Famine is a lack of necessary things. When we think of famine, we usually think of a lack of food or drink, as this verse suggests. But God here promises a famine of His Word. What a loss that would be, far more significant than the loss of food or drink.

In Deuteronomy 8:1-3, Moses told the Israelites, “All the commandments which I command thee this day shall ye observe to do, that ye may live, and multiply, and go in and possess the land which the LORD sware unto your fathers. And thou shalt remember all the way which the LORD thy God led thee these forty years in the wilderness, to humble thee, and to prove thee, to know what was in thine heart, whether thou wouldest keep his commandments, or no. And he humbled thee, and suffered thee to hunger, and fed thee with manna, which thou knewest not, neither did thy fathers know; that he might make thee know that man doth not live by bread only, but by every word that proceedeth out of the mouth of the LORD doth man live.”

The LORD’s intention was to teach the Israelites that they were entirely dependent on Him. His commandments were their life. As Moses told Israel, all of mankind lives not only by bread, but by the Word of God. As Israel wandered in the desert, God provided them with the bread that they ate and the water they drank, by which they lived physically. He guided them in the way they travelled. And, He gave them His law, by which they would live spiritually, if they were obedient to it.

In Matthew 6:25-33 Jesus said, “Therefore I say unto you, Take no thought for your life, what ye shall eat, or what ye shall drink; nor yet for your body, what ye shall put on. Is not the life more than meat, and the body than raiment? Behold the fowls of the air: for they sow not, neither do they reap, nor gather into barns; yet your heavenly Father feedeth them. Are ye not much better than they? Which of you by taking thought can add one cubit unto his stature? And why take ye thought for raiment? Consider the lilies of the field, how they grow; they toil not, neither do they spin: and yet I say unto you, That even Solomon in all his glory was not arrayed like one of these. Wherefore, if God so clothe the grass of the field, which to day is, and to morrow is cast into the oven, shall he not much more clothe you, O ye of little faith? Therefore take no thought, saying, What shall we eat? or, What shall we drink? or, Wherewithal shall we be clothed? (For after all these things do the Gentiles seek:) for your heavenly Father knoweth that ye have need of all these things. But seek ye first the kingdom of God, and his righteousness; and all these things shall be added unto you.”

As God’s children we should be entirely dependent upon Him and His provision, just like Israel was. And, praise His name, He knows what we need, just as He knew what the Israelites needed. He made us, after all. But from God’s perspective, our biggest need is to firstly seek Him and His ways. He will add to us the things that we need.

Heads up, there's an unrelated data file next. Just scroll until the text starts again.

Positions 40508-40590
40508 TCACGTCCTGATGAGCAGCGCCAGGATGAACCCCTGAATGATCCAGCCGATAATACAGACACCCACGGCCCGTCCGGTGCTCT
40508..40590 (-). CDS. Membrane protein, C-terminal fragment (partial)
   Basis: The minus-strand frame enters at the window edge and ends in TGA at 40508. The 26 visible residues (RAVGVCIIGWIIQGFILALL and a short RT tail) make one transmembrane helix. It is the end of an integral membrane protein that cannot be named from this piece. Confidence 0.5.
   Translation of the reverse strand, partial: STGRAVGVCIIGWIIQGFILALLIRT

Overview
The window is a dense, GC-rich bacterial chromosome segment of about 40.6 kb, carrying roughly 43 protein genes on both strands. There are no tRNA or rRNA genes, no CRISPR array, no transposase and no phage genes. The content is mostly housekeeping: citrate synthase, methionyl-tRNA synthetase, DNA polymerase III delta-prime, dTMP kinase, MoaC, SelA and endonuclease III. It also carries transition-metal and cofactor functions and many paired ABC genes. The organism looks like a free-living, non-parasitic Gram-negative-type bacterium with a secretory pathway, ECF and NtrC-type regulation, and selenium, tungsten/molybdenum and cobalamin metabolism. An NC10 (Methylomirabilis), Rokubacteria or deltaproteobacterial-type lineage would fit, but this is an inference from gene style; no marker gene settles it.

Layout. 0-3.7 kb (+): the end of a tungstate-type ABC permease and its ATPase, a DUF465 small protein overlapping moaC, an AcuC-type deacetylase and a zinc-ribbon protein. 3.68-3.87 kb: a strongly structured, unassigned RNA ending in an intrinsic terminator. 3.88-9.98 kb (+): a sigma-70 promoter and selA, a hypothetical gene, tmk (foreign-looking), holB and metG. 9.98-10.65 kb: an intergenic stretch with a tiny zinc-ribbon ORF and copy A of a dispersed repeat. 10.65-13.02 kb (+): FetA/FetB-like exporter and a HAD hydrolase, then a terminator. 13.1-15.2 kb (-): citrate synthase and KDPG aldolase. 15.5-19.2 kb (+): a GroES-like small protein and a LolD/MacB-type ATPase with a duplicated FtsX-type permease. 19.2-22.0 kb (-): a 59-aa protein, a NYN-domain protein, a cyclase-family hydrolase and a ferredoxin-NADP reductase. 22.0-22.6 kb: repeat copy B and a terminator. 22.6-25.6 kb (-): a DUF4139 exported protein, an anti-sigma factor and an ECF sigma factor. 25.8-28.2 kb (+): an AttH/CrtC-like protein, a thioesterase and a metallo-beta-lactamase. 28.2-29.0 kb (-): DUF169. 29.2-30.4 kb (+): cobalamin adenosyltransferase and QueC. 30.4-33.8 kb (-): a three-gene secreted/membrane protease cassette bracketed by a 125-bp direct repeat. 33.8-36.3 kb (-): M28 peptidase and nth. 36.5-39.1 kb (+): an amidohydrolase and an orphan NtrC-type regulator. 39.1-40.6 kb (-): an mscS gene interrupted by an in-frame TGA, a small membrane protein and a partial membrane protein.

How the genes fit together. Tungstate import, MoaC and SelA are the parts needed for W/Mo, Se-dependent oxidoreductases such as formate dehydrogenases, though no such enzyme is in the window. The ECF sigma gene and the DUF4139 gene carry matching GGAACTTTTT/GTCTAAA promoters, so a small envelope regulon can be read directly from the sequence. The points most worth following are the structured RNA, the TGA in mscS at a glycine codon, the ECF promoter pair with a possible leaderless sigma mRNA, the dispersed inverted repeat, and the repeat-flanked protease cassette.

Notice what the LORD further said in Amos. They would wander over the whole country trying to find God’s word, and they would not find it. They would seek His Word, to no avail. The context reveals that this judgment would be because Israel had taken up with idolatry, turning their back on the One True God. A judgment like above would be awful indeed. Imagine desiring, wanting, aching to hear from God, and hearing nothing. Imagine searching far and wide to hear from Him, and He has sent a famine of hearing Him. What recourse could there possibly be?

Praise the LORD that we have His written Word. His Word is that by which we must and can live. He knows our physical needs, and meets them. He also knows our spiritual needs, and He tells us to listen to His Word. As Job put it in Job 23:8-10, “Behold, I go forward, but he is not there; and backward, but I cannot perceive him: on the left hand, where he doth work, but I cannot behold him: he hideth himself on the right hand, that I cannot see him:…” Were God to hide Himself, we would be done. His Word is that important. Job goes on to say, “…but he knoweth the way that I take: when he hath tried me, I shall come forth as gold.”

How firm a foundation, ye saints of the Lord,
Is laid for your faith in His excellent Word!
What more can He say than to you He hath said,
You, who unto Jesus for refuge have fled?

Fear not, I am with thee, O be not dismayed,
For I am thy God and will still give thee aid;
I’ll strengthen and help thee, and cause thee to stand
Upheld by My righteous, omnipotent hand.

When through the deep waters I call thee to go,
The rivers of woe shall not thee overflow;
For I will be with thee, thy troubles to bless,
And sanctify to thee thy deepest distress.

The soul that on Jesus has leaned for repose,
I will not, I will not desert to its foes;
That soul, though all hell should endeavor to shake,
I’ll never, no never, no never forsake. (John Rippon)